The two speeches that stood out to me were Graham Moore for best adapted screenplay and Patricia Arquette for Boyhood. To me those are the best and worse speeches of the night.

Moore’s speech was genuine, heartfelt, emotional and real. As someone who did not fit in either, it was encouraging for him to reach back and encourage others. It was a humbling moment in an otherwise superficial display.
“When I was 16 years old, I tried to kill myself because I felt weird and I felt different and I felt like I did not belong. And now, I’m standing here and I would like for this moment to be for that kid out there who feels like she’s weird or she’s different or she doesn’t fit in anywhere: Yes, you do. I promise you do. You do. Stay weird, stay different. And then, when it’s your turn and you are standing on this stage, please pass the same message to the next person who comes along.”

Which brings me to Mrs. Arquette. I found her speech jumbled, chaotic and misplaced. She went through the standard thanks you, before mentioning something about helping people in third world counties and then launched into how the time for women’s equality in America is now.
"To every woman who gave birth, to every tax payer and citizen of this nation, we have fought for everybody else's equal rights. It's our time to have wage equality once and for all and equal rights for women in the United States of America."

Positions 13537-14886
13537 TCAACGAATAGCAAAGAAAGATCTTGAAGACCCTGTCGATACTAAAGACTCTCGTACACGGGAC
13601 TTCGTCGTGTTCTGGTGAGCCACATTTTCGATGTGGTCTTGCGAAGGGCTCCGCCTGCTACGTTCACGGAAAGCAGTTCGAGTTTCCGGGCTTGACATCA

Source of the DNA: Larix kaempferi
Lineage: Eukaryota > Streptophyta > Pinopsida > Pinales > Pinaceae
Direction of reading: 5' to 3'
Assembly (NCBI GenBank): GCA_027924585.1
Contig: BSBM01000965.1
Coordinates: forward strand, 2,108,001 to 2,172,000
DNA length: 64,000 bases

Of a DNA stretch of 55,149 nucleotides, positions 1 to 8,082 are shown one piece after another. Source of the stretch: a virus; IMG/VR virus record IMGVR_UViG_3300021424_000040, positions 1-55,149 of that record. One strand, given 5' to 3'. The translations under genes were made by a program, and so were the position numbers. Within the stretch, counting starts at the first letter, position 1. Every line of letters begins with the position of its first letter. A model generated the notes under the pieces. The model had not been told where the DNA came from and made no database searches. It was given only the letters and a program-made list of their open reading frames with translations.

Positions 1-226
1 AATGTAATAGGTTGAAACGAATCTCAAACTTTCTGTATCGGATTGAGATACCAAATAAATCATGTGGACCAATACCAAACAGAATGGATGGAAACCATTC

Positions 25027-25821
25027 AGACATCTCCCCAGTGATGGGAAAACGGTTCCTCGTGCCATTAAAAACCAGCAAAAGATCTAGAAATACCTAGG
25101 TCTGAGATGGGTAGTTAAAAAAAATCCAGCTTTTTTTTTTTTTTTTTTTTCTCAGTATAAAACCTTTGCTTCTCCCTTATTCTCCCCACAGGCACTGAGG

Here is why Arquette’s plea failed.

As women in America, we have it pretty good. As far as equal rights go, we can vote, we have control over our bodies, we can do what we want, and we get an education.

Do women need to get paid the same as men? Hell yes. It is insulting that women work just as hard as men, putting in the same time, making an equal contribution and get paid 22% less. It is wrong and in 2015 it should not be.

Yet I take issue when people (women especially) paint the picture that women in America are back in the 1700s. We have helped everyone else get equal rights (a total falsehood) and yet women are still domesticated house servants! Please. You want to talk women’s equality let’s talk about how martial rape is legal in Afghanistan. Or about honor killings in India. How gendercide happens daily in Asia. Let’s talk about how little girls are stoned after they are raped in the Middle East. Let’s talk about ISIS or Boko Haram are taking child brides. Let’s talk about how rape is used as a weapon of war in the Congo. Or about how Female Genital Mutilation or fistulas ruin a girl’s life. Let’s talk about how in most of the developing world widows have zero rights.